Lessons from 1968 and other commentary

2020 watch: Lessons From 1968

“A potential political bloodbath at this summer’s Democratic presidential convention, along with Bernie Sanders supporters’ ‘establishment versus Bernie’ campaign motif,” reminds City Journal’s Howard Husock of 1968. Like today, Democrats then “faced a showdown between their left and center wings” — which led to violence at the ’68 convention as anti-Vietnam War protestors fought with police. “Then as now, leftist activists denounced Democrats whom they deemed ‘not revolutionary enough.’” After Eugene McCarthy’s strong showing in New Hampshire drove President Lyndon Johnson out of the race, they “condemned” his vice president, Hubert Humphrey — who went on to become the nominee. Yet the “madness” didn’t lead to the election of a Democratic president. Instead, Richard Nixon, “longtime bête noire of the Left,” prevailed. “Sanders supporters should take note.”

Libertarian: The ‘Moderate Biden’ Fallacy

Joe Biden’s surprisingly strong Super Tuesday showing “looks like a victory for the Democratic Party’s moderate forces,” notes Reason’s Peter Suderman, but “there is a problem with this view”: Biden “is notably to the left of previous Democratic standard-bearers.” The former veep eschews rival Bernie Sanders’ Medicare for All scheme but “would nevertheless set up a new, government-run insurance plan” and “expand eligibility for insurance subsidies well into the middle class.” He’s “proposed a $1.7 trillion climate plan that is similar in scope to many candidates on his left” and “$3.4 trillion worth of tax hikes,” double what Hillary Clinton called for in 2016. If Biden beats Sanders, he’ll “be the leftmost presidential nominee in memory even while representing the party’s center,” meaning “the party’s current moderates will have won — but true moderation will have lost.”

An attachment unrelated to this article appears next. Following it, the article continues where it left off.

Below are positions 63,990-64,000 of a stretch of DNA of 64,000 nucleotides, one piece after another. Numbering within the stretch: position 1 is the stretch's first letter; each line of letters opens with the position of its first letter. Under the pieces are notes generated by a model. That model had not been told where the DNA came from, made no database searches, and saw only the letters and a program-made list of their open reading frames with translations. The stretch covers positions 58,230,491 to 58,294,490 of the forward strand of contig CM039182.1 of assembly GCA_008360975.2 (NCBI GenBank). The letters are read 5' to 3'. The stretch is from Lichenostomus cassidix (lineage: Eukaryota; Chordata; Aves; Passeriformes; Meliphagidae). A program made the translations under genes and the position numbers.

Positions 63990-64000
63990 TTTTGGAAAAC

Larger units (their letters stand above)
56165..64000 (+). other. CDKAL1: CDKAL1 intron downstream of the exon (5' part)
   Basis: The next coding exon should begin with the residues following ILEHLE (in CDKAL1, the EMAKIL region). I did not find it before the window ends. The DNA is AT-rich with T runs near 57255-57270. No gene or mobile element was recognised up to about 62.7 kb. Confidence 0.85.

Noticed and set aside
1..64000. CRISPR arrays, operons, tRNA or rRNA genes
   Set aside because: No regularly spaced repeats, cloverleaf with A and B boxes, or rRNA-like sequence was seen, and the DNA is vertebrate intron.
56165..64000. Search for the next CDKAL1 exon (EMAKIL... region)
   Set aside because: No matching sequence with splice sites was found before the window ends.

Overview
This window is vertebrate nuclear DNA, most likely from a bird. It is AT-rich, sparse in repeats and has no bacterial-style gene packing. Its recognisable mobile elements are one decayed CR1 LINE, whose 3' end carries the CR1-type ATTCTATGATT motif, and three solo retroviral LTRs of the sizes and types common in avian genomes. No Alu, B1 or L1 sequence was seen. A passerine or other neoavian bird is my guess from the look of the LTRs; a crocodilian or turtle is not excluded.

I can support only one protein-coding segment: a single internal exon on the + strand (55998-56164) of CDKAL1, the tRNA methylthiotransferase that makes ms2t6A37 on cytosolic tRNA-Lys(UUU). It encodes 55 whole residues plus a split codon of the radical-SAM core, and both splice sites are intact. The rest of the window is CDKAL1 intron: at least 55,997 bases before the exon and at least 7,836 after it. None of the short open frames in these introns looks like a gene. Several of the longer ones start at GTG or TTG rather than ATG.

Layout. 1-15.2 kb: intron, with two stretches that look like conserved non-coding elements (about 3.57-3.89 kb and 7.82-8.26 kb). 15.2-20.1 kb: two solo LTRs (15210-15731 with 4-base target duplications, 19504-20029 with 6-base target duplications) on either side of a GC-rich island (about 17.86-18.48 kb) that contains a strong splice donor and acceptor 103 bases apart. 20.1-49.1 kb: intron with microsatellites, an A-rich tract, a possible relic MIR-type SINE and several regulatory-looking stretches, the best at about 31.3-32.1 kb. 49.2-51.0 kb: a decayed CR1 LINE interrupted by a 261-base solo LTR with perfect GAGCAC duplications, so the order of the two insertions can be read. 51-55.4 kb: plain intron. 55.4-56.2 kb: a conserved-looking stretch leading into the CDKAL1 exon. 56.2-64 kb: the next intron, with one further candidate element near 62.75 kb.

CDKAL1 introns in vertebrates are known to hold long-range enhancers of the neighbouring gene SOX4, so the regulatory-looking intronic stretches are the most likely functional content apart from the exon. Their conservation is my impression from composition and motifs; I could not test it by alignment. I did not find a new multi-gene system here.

Conservative: Excusing ‘Liberal’ Violence

First Things’ R.R. Reno is “struck by the double standard” evidenced by Sen. Chuck Schumer’s threats to Supreme Court Justices Neil Gorsuch and Brett Kavanaugh. “The media constantly warns us about the supposed threat of right-wing violence, carefully monitoring conservatives” and condemning any rhetoric that “seems to encourage ‘extremism.’ Yet politically motivated street violence in the United States comes almost entirely from leftist antifa gangs, which are not criticized and in most cases not prosecuted.” And Schumer’s “incendiary words” received “no rebukes from liberals.” Seeing the right as “a polluting force,” “establishment liberals” figure that makes it OK to “excuse the excesses” of their effort “to eradicate” conservatives’ influence. It’s clear the modern left is “not averse” to “threats and intimidation — and even violence — in defense of its causes.”

Science desk: Overdoing It on COVID-19

Attempts to protect yourself from coronavirus and prevent its spread can lead to “not always rational” worries about your daily habits, groans The Atlantic’s Sarah Zhang. After washing her hands “dutifully” for “two cycles of ‘Happy Birthday,’” for instance, she touched her phone, prompting worries that she had used it earlier with “unwashed hands while riding the bus and buying groceries and touching doorknobs.” She also fretted about the counter she set it on, and, “Oh my God, did I just touch my face?” Yet “it’s hard to change habits,” requiring real “mental energy.” Best to “stop beating yourself up about it” — lest you risk becoming “so overwhelmed” that you go down “a compulsive spiral” and “throw your (unwashed) hands up and despair.”

From the right: ‘Sexism’ Didn’t Cause Liz’s Loss

After Elizabeth Warren’s “disastrous performance on Super Tuesday,” her decision to end her campaign “shouldn’t have surprised anyone,” argues Commentary’s Christine Rosen. Yet her “staunchest supporters” are blaming “sexism” for her loss. In reality, “Warren didn’t have a gender problem,” but a “trust and authenticity problem” thanks to her “multiple fabulations about her personal history” and “opportunistic” embrace of “intersectionality politics.” Polls show voters are just as likely to vote for female as for male candidates, so Dems should “stop blaming sexism when a female candidate can’t sustain a winning campaign.” Sometimes, says Rosen, the candidate is “just not that good of a politician.”

— Compiled by The Post Editorial Board

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